its relative obscurity, the Sequential Prophet-VS was one of the most
innovative synths of the mid-’80s. Released just a year before the
company was sold to Yamaha (and products discontinued), the
Prophet-VS unleashed an entirely new form of waveform manipulation
for synthesists. Called “Vector Synthesis,” this method of tone
generation was based on four digital oscillators, each with its own
waveform and tuning, that could be blended in real time or via a set
of automation tools that blurred the line between envelopes and LFOs.
The results were similar to the PPG Wave’s ability to scan through
a wavetable and shifting timbres, but far more flexible, since the VS
was able to smoothly transition between a much wider variety of
newest iOS app iProphet is an impressive recreation of the VS sound,
incorporating nearly all of the original’s features into a much
more intuitive interface, and adding a few essential effects that
thicken the sound nicely.
The original Prophet-VS
oscillator topology is reproduced faithfully here. Each of the four
oscillators includes coarse and fine tuning for an array of 95 single
cycle digital waves that cover a lot of sonic ground and have a
distinctly vintage ’80s vibe. Once you’ve adjusted these options
for each oscillator, you can then mix and blend them via a virtual
joystick to create really deep textures or (with a little advance
Things get a lot more interesting
when you apply Arturia's visual implementation of the VS’
envelope-based mixer for the oscillator blending. Here, you can
specify five different joystick positions and then set the transition
times between each point, allowing you to shift smoothly between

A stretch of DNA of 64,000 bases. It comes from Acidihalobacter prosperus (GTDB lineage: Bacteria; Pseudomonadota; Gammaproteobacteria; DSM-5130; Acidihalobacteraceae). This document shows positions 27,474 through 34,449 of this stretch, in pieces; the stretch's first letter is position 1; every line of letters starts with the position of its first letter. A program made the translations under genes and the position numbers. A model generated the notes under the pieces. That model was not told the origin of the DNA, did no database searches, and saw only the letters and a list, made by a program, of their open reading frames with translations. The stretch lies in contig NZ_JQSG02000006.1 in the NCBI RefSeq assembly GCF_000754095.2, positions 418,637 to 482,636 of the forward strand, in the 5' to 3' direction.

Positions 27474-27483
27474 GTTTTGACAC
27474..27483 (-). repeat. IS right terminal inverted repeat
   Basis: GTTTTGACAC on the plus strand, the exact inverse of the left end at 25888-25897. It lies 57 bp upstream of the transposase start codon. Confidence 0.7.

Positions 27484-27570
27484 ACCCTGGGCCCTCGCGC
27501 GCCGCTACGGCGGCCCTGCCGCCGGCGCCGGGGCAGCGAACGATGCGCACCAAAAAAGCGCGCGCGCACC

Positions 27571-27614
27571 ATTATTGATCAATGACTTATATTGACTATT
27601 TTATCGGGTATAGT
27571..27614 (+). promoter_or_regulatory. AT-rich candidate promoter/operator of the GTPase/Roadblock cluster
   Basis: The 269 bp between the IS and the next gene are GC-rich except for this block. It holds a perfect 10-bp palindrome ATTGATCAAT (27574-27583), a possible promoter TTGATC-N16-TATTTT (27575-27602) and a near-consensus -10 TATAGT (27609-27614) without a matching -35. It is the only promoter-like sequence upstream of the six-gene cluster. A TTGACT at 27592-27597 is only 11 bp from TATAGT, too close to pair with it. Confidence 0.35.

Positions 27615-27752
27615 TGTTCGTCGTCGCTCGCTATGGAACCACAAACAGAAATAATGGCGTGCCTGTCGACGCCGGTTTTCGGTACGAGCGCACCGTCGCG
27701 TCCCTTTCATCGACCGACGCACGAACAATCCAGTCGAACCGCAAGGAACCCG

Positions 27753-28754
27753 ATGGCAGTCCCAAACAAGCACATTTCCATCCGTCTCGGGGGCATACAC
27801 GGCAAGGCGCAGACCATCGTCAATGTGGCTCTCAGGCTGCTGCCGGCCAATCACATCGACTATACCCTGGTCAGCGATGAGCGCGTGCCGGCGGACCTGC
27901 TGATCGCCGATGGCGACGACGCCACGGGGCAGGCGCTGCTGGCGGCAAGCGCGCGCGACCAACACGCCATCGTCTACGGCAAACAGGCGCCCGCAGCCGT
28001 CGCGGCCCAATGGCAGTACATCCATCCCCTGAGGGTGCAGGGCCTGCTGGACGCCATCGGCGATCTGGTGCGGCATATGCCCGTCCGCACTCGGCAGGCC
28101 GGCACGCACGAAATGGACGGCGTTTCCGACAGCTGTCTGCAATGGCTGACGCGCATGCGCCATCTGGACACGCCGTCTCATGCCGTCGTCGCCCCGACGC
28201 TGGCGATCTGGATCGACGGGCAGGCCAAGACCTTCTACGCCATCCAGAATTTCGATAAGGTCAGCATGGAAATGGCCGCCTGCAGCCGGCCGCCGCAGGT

waveforms and tunings. What’s more, this envelope can be set to
loop between a variety of positions, allowing for LFO effects. The
end results can range from shimmering animated pads to percussive
patches that quickly whip through timbre shifts in clever ways. While
there are other modern iOS synths that perform similar tricks, the VS
interface distinguishes iProphet from the competition.
From there, the rest of the
iProphet’s synthesis engine covers the classic analog/subtractive
territory, but with a few improvements and modern Arturia
enhancements. For example, iProphet retains the original’s
innovative five-stage envelopes for the filter and amp—each with
separate parameters for level and time--but with the enhancement of
being graphically editable. As for the filter, it’s got the
standard complement of cutoff, resonance, and envelope amount, but
Arturia also gave it modern multi-mode options. The tempo-synced dual
LFOs cover familiar territory, with controls for rate and the five
essential waveforms: triangle, square, saw up or down, and random.
Another enhancement is a
pin-based modulation matrix, evocative of the legendary EMS VCS3.
Here you can route the LFOs, envelopes, keyboard tracking, modulation
wheel, and iPad accelerometers to a variety of iProphet’s synthesis
functions. Interestingly, the depth of modulation is governed in a
semi-global way for each modulation source. For example, you can
route the filter envelope to the frequency of oscillators A and D,
but the amount will be the same for both. This isn’t a drawback, as
this “limitation” gives iProphet some extra character.
While iProphet doesn’t include
the original’s unusual arpeggiator, it does include its chorus,
along with an overdrive stage and a stereo delay. As for iOS
communication, there’s Audiobus, Core MIDI, Apple Inter-App audio,
and even Tabletop if that’s your preferred standard.
All in all, iProphet is a
knockout classic synth emulation for the iPad, and for a mere five
bucks, an obvious Key Buy.
recreation of the Prophet-VS vector synthesis engine. Intuitive
interface design makes managing oscillators and blending a breeze.
Multimode filters. Integrated chorus, overdrive and delay.
user-designable waveform tools of the Prophet-VS are not included,
nor is its innovative arpeggiator.
classic in your backpack.
$4.99 | arturia.com